The Common Core asks students to read stories and literature, as well as more complex texts that provide facts and background knowledge in areas such as science and social studies. Students will be challenged and asked questions that push them to refer back to what they’ve read. This stresses critical-thinking, problem-solving, and analytical skills that are required for success in college, career, and life.
The standards establish guidelines for English language arts (ELA) as well as for literacy in history/social studies, science, and technical subjects. Because students must learn to read, write, speak, listen, and use language effectively in a variety of content areas, the standards promote the literacy skills and concepts required for college and career readiness in multiple disciplines.
The College and Career Readiness Anchor Standards form the backbone of the ELA/literacy standards by articulating core knowledge and skills, while grade-specific standards provide additional specificity. Beginning in grade 6, the literacy standards allow teachers of ELA, history/social studies, science, and technical subjects to use their content area expertise to help students meet the particular challenges of reading, writing, speaking, listening, and language in their respective fields.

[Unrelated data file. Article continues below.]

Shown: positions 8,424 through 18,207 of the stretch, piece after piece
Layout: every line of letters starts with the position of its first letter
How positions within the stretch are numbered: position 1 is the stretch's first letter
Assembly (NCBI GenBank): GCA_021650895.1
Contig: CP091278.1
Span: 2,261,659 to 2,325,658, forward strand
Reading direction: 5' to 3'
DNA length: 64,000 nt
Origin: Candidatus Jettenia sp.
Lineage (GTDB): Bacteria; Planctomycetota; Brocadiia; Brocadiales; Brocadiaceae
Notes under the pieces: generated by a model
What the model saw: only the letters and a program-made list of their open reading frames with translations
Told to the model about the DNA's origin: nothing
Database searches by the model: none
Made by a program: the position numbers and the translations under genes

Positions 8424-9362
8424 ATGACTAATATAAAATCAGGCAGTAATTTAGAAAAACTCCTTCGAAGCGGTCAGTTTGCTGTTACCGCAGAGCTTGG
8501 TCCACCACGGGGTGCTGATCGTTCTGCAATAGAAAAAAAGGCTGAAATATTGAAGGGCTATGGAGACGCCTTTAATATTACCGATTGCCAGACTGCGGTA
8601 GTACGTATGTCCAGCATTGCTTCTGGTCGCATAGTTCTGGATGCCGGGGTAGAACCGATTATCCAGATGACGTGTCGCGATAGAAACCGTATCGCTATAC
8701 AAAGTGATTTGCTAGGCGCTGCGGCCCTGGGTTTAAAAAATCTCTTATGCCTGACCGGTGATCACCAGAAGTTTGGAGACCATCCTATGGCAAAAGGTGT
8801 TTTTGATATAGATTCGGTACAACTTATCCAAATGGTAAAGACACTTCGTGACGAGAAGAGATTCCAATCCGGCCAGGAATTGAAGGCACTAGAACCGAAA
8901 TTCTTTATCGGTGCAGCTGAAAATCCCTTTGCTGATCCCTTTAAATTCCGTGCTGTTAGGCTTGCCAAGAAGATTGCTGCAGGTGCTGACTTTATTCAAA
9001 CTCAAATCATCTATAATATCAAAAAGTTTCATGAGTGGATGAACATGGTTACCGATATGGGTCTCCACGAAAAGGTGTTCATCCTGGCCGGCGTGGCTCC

It is important to note that the grade 6–12 literacy standards in history/social studies, science, and technical subjects are meant to supplement content standards in those areas, not replace them. States determine how to incorporate these standards into their existing standards for those subjects or adopt them as content area literacy standards.
The skills and knowledge captured in the ELA/literacy standards are designed to prepare students for life outside the classroom. They include critical-thinking skills and the ability to closely and attentively read texts in a way that will help them understand and enjoy complex works of literature. Students will learn to use cogent reasoning and evidence collection skills that are essential for success in college, career, and life. The standards also lay out a vision of what it means to be a literate person who is prepared for success in the 21st century.